Basically the satire of my character in relation to Mitt Romney, now, is how night to night I can change my mind, and I can be hopeful or in despair from night to night, because I have - I have no point of reference for what's happening now. Even McCain in 2008, post Lehman Brothers, you know, might have seemed like a bit of a winged duck, but people still liked him. People were still behind him.

And I really - I hope Mitt - I mean, listen, I have my own political opinions, but as a performer, I hope he does something positive so that there is something for me to rally behind, because that's what my character wants to do. He wants to get behind him. He wants to rally. He wants to have a champion that he can champion, and that just doesn't exist in Mitt Romney right now. He's just a walking wound.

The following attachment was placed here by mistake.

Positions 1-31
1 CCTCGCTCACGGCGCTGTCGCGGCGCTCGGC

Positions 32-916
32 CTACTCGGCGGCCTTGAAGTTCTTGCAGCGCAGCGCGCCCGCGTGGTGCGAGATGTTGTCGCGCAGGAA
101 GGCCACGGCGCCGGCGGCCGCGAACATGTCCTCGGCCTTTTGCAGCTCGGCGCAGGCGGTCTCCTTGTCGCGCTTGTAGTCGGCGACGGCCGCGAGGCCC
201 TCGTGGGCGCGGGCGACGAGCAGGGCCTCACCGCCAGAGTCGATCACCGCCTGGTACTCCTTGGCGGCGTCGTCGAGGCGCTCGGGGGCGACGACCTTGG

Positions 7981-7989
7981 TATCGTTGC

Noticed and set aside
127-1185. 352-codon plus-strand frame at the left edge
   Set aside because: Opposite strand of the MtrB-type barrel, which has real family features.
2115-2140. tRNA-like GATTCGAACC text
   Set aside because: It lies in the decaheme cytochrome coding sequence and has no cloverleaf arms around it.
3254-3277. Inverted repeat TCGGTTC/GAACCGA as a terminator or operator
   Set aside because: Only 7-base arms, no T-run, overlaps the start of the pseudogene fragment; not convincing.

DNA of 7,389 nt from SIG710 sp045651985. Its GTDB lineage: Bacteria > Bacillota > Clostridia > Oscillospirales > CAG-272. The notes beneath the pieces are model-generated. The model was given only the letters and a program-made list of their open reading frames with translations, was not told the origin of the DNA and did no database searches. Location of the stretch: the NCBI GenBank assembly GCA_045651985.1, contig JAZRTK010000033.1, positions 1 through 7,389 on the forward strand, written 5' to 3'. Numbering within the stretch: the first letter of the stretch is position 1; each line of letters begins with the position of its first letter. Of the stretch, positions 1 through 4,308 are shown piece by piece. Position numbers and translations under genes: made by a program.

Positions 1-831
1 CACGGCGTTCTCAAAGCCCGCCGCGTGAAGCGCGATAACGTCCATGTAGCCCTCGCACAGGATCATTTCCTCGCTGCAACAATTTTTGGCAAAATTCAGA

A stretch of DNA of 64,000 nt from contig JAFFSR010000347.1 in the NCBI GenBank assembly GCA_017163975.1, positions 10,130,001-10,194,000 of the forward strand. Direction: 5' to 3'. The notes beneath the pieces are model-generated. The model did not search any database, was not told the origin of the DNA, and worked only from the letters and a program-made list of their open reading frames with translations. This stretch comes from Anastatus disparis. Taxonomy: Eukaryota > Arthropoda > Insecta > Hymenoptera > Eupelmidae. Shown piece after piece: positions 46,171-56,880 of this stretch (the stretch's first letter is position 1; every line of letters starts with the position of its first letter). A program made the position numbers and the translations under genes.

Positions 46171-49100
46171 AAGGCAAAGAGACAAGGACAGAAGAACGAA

Gross delighted in Colbert’s typically religion-bashing interview with evangelical pastor Jim Garlow, who believes ministers should endorse a candidate from the pulpit, IRS inspectors be damned:

COLBERT:  I've always supported Mitt Romney, but it's been in conflict with my Catholic faith, because I know that he's a member of a cult, okay? But now, now I am free to exercise my Catholic belief that he is an apostate heretic who should not hold the highest office in the land in God's chosen country. You agree that I should be able to preach that about him?

GARLOW: I absolutely do.

COLBERT: ...I know now that if a preacher says vote for X candidate or Y candidate, and that candidate loses, I know I've got a loser god, OK. Or if that candidate turns out to be corrupt, I know that my god was false, and I can move on to a new one. Don't you think that's one of the nice things about getting politics all over religion, is that we can get that kind of acrimony and that hate toward each other over our religions in a fresh way? [end clip]